With respect to transmission of downlink bearer traffic via WiFi link 148, transmission of uplink bearer traffic by UE 130 via EUTRA interface 137 rather than WiFi interface 138 has the effect of reducing the amount of (or even eliminating) the uplink bearer traffic that is transmitted by UE 130 on WiFi link 148, thereby reducing (or, again, even eliminating) contention for WiFi link 148 that is due to uplink bearer traffic being transmitted from UE 130. As a result, the throughput of WiFi link 148 may be increased due to increased availability of the WiFi link 148 for downlink transmissions because of the reduced contention for transmissions of uplink bearer traffic of UE 130 via WiFi link 148.

Further with respect to transmission of downlink bearer traffic via WiFi link 148, it is noted that multiple UEs may be associated with WAP 120. As such, even where transmission of uplink bearer traffic from UE 130 via WiFi link 148 is completely eliminated, there may still be one or more other UEs that are still using WiFi link 148 for transmission of uplink bearer traffic. However, it is also possible that each UE associated with WAP 120 may completely offload its uplink bearer traffic from WiFi link 120 to respective EUTRA links of the UEs. The offloading of all uplink bearer traffic of UEs associated with the WAP 120 ensures that there is no contention to resolve at WAP 120 and, thus, that WiFi interface 128 of WAP 120 (and, thus, WiFi link 148 of WAP 120) can operate as scheduled access for downlink bearer traffic only. The offloading of all uplink bearer traffic of UEs associated with the WAP 120 also ensures that downlink data rates can now be guaranteed, or at least deterministic, on WiFi link 148 since the WiFi channel use is fully under the control of the scheduler at WAP 120. Thus, as noted above, offloading of uplink bearer traffic at UEs associated with WAP 120 increases the downlink throughput of WAP 120. For example, the throughput of WiFi link 148 may be increased from as low as about 40% (where 60% of the WiFi channel is unavailable due to collisions and contention resolution procedures) to about 80% (where the approximately 20% of unavailability is only due to CSMA protocol overhead such as DIFS, SIFS, ACK, and CW) since it is now expected that WAP 120 will always or nearly always find the WiFi link 148 available for transmission of downlink bearer traffic received from eNodeB 111).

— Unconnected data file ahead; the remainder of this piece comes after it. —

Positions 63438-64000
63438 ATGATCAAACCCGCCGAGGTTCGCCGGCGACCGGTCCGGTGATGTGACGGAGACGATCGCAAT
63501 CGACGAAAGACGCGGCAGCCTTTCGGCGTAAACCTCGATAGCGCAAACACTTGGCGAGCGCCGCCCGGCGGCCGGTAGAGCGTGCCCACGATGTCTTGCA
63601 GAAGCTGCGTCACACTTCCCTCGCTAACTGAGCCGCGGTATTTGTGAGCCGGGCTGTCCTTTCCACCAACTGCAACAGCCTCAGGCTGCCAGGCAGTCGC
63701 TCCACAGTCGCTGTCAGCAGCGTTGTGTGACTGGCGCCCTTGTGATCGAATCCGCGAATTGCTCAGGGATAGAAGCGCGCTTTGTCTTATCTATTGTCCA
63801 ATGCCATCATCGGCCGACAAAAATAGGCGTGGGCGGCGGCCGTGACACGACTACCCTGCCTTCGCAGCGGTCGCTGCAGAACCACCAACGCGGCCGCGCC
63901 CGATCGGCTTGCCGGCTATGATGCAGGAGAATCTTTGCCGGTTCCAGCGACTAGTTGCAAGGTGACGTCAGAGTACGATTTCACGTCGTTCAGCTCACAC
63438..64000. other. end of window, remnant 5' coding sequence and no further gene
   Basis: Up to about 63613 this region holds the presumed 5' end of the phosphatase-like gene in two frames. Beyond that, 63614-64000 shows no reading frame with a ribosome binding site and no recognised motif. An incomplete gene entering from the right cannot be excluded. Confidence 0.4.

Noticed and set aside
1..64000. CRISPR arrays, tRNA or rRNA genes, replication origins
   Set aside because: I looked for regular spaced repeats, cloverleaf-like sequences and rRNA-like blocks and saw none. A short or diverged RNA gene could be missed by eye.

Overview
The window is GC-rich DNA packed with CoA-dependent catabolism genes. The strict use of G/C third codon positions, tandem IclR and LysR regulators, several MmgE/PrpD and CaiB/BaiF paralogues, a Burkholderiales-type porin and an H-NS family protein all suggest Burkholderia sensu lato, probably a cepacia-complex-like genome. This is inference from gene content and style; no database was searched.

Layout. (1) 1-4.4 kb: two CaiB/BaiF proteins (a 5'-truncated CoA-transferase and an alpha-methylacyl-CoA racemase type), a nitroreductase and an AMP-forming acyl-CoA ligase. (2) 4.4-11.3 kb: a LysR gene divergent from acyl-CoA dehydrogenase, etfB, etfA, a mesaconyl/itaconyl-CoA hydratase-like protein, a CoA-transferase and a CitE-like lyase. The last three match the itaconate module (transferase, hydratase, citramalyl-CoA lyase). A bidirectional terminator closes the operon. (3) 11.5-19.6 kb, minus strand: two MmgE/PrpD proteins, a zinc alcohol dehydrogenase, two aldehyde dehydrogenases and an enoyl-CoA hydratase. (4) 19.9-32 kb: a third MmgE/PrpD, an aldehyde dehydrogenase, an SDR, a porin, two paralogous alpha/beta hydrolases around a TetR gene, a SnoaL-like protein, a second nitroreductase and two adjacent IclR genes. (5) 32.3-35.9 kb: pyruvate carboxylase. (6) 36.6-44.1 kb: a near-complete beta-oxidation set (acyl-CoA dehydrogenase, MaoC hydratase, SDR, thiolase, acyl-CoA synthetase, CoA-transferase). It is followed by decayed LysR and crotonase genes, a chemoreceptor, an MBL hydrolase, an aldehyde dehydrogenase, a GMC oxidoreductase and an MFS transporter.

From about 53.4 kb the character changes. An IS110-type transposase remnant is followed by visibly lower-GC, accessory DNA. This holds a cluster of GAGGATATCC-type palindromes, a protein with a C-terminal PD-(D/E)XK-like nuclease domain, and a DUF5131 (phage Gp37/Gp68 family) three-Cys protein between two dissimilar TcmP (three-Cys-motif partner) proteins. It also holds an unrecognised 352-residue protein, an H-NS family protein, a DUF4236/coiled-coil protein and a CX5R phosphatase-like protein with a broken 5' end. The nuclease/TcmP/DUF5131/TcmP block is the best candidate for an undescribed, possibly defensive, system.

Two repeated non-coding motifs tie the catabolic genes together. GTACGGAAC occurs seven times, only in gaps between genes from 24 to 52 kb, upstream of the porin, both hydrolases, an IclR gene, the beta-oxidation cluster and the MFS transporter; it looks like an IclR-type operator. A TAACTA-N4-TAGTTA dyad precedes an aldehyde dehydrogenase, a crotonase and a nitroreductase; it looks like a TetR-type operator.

The improvement in downlink throughput of WiFi link 148 due to offloading of uplink may be seen by way of reference to FIGS. 2A and 2B. FIGS. 2A and 2B depict (1) transmissions of a WiFi AP 210 supporting a WiFi link 211 and (2) transmissions of a plurality of UEs 2201-220N (collectively, UEs 220) supporting a respective plurality of EUTRA links 2211-221N (collectively, EUTRA links 221) and having access to WiFi link 211. FIG. 2A depicts a situation in which not all of the uplink bearer traffic of the UEs 220 is transmitted via the respective EUTRA links 221 (and, thus, some or all of the UEs 220 are vying with WiFi AP 210 for access to WiFi link 211), whereas FIG. 2B depicts a situation in which all of the uplink bearer traffic of the UEs 220 is transmitted via the respective EUTRA links 221 (and, thus, none of the UEs 220 are vying with WiFi AP 210 for access to WiFi link 211). As depicted in FIG. 2A, at time t2 the WiFi AP 210 is unable to transmit downlink data to any of the UEs 220, because UE 2202 was granted access to the WiFi link 211 for transmission of uplink bearer traffic from UE 2202 to WiFi AP 210. By contrast, as depicted in FIG. 2B, at time t2 the WiFi AP 210 is able to transmit downlink data to UE 2202 and, at the same time, UE 2202 is able to transmit uplink bearer traffic via EUTRA link 2212. It is noted that this transmission of downlink data from WiFi AP 210 to UE 2202 at the time starting at time t2 in the arrangement of FIG. 2B represents an additional transmission of downlink data not possible within the arrangement of FIG. 2A.